Lamont, L.M. and Friedman, K. "Meeting the Challenges to Undergraduate
Marketing Education", Journal of Marketing Education, 19:3, Fall 1997, 17-30.
Reviewed by Art Madsen, M.Ed.
This journal article is an international collaboration researched and written by a professor of management in Virginia and another, specializing in leadership and strategic design, at the Norwegian School of Management in Oslo. It could be considered an "omnibus" article since it touches on all major sub-divisions and emphases found within the discipline of Marketing Education. Their topics cover new, innovative thinking in learning theory, technological advances, the internationalization of business, curriculum adjustments, the inclusion of new trends in marketing, and even how to encourage change within the teaching faculty.
A rapid glance at Lamont and Friedman's contribution to the field indicates that the authors have approached their subject in a theoretical and conceptual manner without compiling statistics or relying on identifiable, empirical data. Their reference section is impressive and includes 58 sources drawn from European and North American professional journals. Not a single Asian or Third World source seems to be cited, indicating, in all probability, that contemporary thinking in the field of Marketing Education is centered in the major academic centers of the "western world."
Careful analysis of the cited article reveals that, because the dynamics of global marketing are fluctuating, the authors stress the need to re-adapt marketing curriculum at the undergraduate level to accommodate these changes and to meet the increasingly demanding requirements of employers. The article highlights, in its opening paragraphs, the powerful forces which are leading to the absolute necessity to reform marketing education, and thus sets the foundation for the suggestions and observations to follow.
Almost as fundamental as a see-saw, the article notes that student learning patterns must change and, insofar as faculty is concerned, their teaching methods, lesson content and instructional approaches must also be adapted to new demands in 'marketing beyond the classroom'. The ever-changing employment market must be understood, as must the shifting characteristics of competition. With the globalization of product availability via the Internet and other technologies, revolutionary new approaches in the marketing classrooms of U.S. and European Universities must be implemented. Personal fulfillment in student careers later on, and overall success, based on the realities of marketing, should be the primary targets or goals of new curriculum materials, the article points out.
It would be safe to assert that this article's authors do not merely discuss the abstract parameters of "change", however. They refer to the learning theories put forward by Kolb (1994) and mention the experiential models offered by other noted academics in marketing, such as Cunningham and Ronchetto (1995, 1992). They describe identifiable content strategies that must be inserted into existing curricula, such as classroom discussion of multi-media tools, and go on to explain how to "track purchase behavior" among consumers, a concept that can be included in instructional materials.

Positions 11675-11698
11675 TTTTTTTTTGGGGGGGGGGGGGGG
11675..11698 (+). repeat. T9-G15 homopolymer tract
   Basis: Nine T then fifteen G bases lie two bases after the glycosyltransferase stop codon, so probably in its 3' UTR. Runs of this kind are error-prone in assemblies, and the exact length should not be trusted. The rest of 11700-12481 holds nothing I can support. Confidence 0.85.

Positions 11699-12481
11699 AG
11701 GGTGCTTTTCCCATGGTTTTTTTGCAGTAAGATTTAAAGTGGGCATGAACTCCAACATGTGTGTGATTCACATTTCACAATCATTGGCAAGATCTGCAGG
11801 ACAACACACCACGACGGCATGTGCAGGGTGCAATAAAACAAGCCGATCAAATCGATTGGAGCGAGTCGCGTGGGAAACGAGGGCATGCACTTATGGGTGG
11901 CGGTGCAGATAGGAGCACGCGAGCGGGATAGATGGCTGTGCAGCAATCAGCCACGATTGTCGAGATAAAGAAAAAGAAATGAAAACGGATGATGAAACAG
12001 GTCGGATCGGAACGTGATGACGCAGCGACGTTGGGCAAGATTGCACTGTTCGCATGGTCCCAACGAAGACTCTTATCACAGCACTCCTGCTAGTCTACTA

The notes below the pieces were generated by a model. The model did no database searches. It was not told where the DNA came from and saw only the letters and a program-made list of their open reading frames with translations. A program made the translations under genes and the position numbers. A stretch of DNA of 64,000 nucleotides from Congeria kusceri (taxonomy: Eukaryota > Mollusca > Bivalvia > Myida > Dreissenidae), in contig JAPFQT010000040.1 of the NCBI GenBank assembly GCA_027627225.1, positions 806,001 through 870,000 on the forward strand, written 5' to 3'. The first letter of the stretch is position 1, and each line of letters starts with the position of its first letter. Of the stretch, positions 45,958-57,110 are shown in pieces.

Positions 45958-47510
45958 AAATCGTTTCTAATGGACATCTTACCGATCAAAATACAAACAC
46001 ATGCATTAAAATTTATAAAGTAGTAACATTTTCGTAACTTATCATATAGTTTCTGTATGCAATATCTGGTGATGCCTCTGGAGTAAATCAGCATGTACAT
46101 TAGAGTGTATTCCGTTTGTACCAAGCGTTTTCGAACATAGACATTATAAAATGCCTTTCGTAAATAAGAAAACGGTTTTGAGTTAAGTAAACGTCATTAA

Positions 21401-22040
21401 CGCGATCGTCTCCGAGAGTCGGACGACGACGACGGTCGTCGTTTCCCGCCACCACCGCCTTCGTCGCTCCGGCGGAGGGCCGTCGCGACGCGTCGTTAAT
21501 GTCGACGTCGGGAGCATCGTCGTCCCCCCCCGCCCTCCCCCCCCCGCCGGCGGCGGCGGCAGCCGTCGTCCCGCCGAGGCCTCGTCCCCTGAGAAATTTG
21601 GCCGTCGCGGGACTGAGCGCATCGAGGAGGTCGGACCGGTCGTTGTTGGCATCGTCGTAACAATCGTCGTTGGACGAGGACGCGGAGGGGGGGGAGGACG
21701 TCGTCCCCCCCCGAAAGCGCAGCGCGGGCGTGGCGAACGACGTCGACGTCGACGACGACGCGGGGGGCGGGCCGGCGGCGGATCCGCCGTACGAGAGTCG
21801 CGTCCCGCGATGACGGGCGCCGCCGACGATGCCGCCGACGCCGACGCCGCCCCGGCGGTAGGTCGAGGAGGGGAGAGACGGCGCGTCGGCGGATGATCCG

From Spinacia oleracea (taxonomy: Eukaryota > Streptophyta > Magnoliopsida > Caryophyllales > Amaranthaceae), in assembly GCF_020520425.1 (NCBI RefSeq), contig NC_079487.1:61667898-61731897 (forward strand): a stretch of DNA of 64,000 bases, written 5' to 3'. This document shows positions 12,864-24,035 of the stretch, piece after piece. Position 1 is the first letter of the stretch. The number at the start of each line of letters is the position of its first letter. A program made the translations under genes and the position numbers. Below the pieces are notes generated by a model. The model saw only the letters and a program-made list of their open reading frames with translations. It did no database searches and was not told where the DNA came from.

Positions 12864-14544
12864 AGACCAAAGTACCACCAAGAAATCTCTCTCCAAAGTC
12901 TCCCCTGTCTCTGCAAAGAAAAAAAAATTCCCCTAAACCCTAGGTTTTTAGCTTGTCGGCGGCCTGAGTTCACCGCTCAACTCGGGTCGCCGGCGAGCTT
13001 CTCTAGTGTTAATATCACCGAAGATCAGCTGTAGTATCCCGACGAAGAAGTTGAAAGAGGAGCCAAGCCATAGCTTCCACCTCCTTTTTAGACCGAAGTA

Further, the article addresses the resurgence of decentralization of business, in general, and describes how this phenomenon will necessitate a re-prioritizing of subject matter at the undergraduate level. Under a major heading, the authors speak of a "new focus" in marketing and emphasize the colossal impact which the cyber-world will have on promotion of products, and indirectly, therefore, on marketing education strategies. There will be an amalgamation of cultures, they note, and products will simply fuse into a global arena. Students need to be told how all of this will affect their career options and study patterns.
As might be expected in an article coming from Virginia and Norway, the authors devote a tremendous amount of space to the global aspects of business and extrapolate what they've observed 'outside of education' into the field of education itself. They speak in terms of unifying and standardizing a new curriculum for marketing students throughout (we infer) the western world. In this article, it seems to the reader that 'everything that needs to be said is said': foreign languages, sociology, trade paradigms. All of this and more must be assimilated by tomorrow's marketers and businessmen.
Faculty must serve as dynamic leaders and become "champions" of new developments affecting their curricula and course syllabi. Professors, the authors conclude, need to strategize and brainstorm a "vision" or a single thematic direction and then devote their energies toward pursuing it, especially if it's something new, innovative and useful to the constantly changing business and marketing environment.
Without a doubt, although the authors fail to provide substantive data on change within the fields of marketing and marketing education, they certainly sweep across the entire horizon of these two fields in this all-encompassing article and suggest a few directions which marketing educators would be well advised to take.